Guns Now Allowed in National Parks. Why exactly?
This is just weird — a law has just come into effect this morning that allows guns in national parks and wildlife refuges throughout the United States.
The New York Times reported on this story when the original item — an amendment to legislation overhauling credit card rules — passed back in May. And there's been plenty of coverage in the past week, as the parks' 94-year history of being gun free was coming to an end. But no one seems to be answering the big question here: why do we need guns in parks?
from the NYT piece, a Texas gun owner visiting Rocky Mountain National Park had the following to say:
“Gun rights are gun rights, but do you need them in a location like
this?” said Russell Lahrmann, a dentist from Industry, Tex., near
“It’d be like carrying around a bowling ball — you could do it, but why would you?” he added. “I don’t feel unsafe here.”
You could take the opposite tack and ask "Why NOT have guns in federal parks in a nation where 'the right to bear arms' is enshrined in the Constitution?" But the problem is there are too many good answers to that question.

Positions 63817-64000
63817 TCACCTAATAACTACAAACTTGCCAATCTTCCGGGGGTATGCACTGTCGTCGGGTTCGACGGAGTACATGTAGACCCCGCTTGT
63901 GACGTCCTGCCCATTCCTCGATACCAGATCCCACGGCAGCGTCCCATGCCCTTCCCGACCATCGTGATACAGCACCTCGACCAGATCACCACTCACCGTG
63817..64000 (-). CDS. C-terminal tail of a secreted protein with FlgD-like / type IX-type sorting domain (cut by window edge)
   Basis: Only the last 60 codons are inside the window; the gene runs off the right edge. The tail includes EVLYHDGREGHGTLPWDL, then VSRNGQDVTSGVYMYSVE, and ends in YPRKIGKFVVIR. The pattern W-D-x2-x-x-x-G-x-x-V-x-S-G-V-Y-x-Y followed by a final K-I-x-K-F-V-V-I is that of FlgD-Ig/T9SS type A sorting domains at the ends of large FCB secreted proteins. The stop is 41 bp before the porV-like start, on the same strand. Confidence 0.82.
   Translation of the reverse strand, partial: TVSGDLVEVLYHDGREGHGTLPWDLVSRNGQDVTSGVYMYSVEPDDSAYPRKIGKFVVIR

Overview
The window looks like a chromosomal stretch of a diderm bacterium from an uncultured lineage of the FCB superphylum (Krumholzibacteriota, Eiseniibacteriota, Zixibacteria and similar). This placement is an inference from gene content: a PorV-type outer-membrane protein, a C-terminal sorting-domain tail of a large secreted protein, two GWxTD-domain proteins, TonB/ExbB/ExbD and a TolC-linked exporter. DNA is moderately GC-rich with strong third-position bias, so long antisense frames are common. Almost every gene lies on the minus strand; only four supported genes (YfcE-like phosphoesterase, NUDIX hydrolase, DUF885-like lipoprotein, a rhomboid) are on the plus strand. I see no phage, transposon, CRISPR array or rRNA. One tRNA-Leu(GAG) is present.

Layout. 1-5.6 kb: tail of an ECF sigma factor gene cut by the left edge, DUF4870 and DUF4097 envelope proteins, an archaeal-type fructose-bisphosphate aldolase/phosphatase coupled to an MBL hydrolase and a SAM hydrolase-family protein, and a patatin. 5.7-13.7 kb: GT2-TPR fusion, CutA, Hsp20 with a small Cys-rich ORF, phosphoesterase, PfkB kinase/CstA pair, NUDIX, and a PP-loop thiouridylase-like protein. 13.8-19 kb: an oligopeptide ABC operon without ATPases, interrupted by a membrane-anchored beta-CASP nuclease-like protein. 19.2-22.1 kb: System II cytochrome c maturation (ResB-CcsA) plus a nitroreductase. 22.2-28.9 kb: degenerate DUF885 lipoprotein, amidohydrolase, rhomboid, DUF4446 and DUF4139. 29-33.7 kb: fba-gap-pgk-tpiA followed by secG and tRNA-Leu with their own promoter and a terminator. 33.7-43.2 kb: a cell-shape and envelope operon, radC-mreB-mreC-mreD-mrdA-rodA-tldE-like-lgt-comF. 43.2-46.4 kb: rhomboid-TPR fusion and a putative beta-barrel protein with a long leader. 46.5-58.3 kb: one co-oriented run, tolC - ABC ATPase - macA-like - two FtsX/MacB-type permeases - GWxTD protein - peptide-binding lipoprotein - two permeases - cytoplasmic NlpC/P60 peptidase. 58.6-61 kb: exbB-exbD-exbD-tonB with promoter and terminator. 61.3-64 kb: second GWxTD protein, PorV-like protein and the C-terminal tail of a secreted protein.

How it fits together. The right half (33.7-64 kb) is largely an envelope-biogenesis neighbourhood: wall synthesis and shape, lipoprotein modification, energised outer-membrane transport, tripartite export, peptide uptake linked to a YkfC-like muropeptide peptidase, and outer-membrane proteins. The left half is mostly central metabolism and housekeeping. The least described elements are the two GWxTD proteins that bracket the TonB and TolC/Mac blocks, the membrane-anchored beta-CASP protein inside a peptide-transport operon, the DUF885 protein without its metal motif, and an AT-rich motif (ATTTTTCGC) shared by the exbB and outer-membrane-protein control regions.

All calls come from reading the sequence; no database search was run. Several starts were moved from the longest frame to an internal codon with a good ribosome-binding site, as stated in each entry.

For instance, having guns inside park boundaries makes it much easier for people to illegally kill animals like elk and wolves. All hunting is still banned within park boundaries, but allowing people to carry loaded weapons in plain sight makes enforcing the ban a lot tougher.
And what happens the first time some tourist packing heat ignores all of the warning signs in Yellowstone telling them not to approach the bison? Someone with a weapon may feel emboldened to get close to wild animals. Suddenly a confrontation occurs, and someone gets hurt (may not be the bison).
There are lots of weird caveats that will probably still make gun-toting complicated. What's worrying about this bill is its status as a non sequitur: guns and national parks have just always been mutually exclusive. Why change that? There doesn't seem to be much benefit, but there's a significant potential for things to go wrong.